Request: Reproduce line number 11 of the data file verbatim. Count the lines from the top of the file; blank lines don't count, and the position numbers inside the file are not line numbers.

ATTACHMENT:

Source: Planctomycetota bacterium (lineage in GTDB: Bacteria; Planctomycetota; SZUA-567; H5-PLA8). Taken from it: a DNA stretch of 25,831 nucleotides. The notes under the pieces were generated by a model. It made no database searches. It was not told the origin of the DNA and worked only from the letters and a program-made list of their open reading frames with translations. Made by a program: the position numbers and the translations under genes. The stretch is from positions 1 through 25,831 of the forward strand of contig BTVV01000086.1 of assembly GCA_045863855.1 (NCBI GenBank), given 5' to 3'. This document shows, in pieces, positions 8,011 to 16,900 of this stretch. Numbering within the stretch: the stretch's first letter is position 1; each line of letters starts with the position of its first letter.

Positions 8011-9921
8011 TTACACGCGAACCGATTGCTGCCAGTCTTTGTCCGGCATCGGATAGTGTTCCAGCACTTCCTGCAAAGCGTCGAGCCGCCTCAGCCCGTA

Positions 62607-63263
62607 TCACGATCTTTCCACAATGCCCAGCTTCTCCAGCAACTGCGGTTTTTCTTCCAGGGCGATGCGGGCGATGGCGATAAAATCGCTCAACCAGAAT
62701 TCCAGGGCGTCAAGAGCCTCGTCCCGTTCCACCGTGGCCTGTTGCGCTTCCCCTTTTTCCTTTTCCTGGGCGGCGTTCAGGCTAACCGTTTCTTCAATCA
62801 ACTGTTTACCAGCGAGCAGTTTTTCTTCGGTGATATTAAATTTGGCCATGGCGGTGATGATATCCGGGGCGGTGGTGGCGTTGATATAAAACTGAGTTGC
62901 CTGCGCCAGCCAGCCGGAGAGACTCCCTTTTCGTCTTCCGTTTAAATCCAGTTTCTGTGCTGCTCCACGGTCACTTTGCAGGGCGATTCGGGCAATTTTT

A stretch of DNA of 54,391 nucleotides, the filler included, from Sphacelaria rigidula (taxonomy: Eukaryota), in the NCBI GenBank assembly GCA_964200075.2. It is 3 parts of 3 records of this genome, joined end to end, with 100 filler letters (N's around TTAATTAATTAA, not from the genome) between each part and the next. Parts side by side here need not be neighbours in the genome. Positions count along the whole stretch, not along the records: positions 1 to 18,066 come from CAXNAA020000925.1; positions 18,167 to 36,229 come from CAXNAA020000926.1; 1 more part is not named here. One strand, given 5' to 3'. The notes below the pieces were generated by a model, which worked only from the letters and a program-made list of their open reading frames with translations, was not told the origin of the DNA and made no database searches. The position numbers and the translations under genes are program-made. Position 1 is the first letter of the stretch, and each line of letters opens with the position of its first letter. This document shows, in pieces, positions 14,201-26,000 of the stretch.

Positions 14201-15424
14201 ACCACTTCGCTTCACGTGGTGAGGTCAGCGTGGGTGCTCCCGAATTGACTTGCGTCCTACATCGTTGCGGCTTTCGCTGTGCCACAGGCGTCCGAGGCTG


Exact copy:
14201 ACCACTTCGCTTCACGTGGTGAGGTCAGCGTGGGTGCTCCCGAATTGACTTGCGTCCTACATCGTTGCGGCTTTCGCTGTGCCACAGGCGTCCGAGGCTG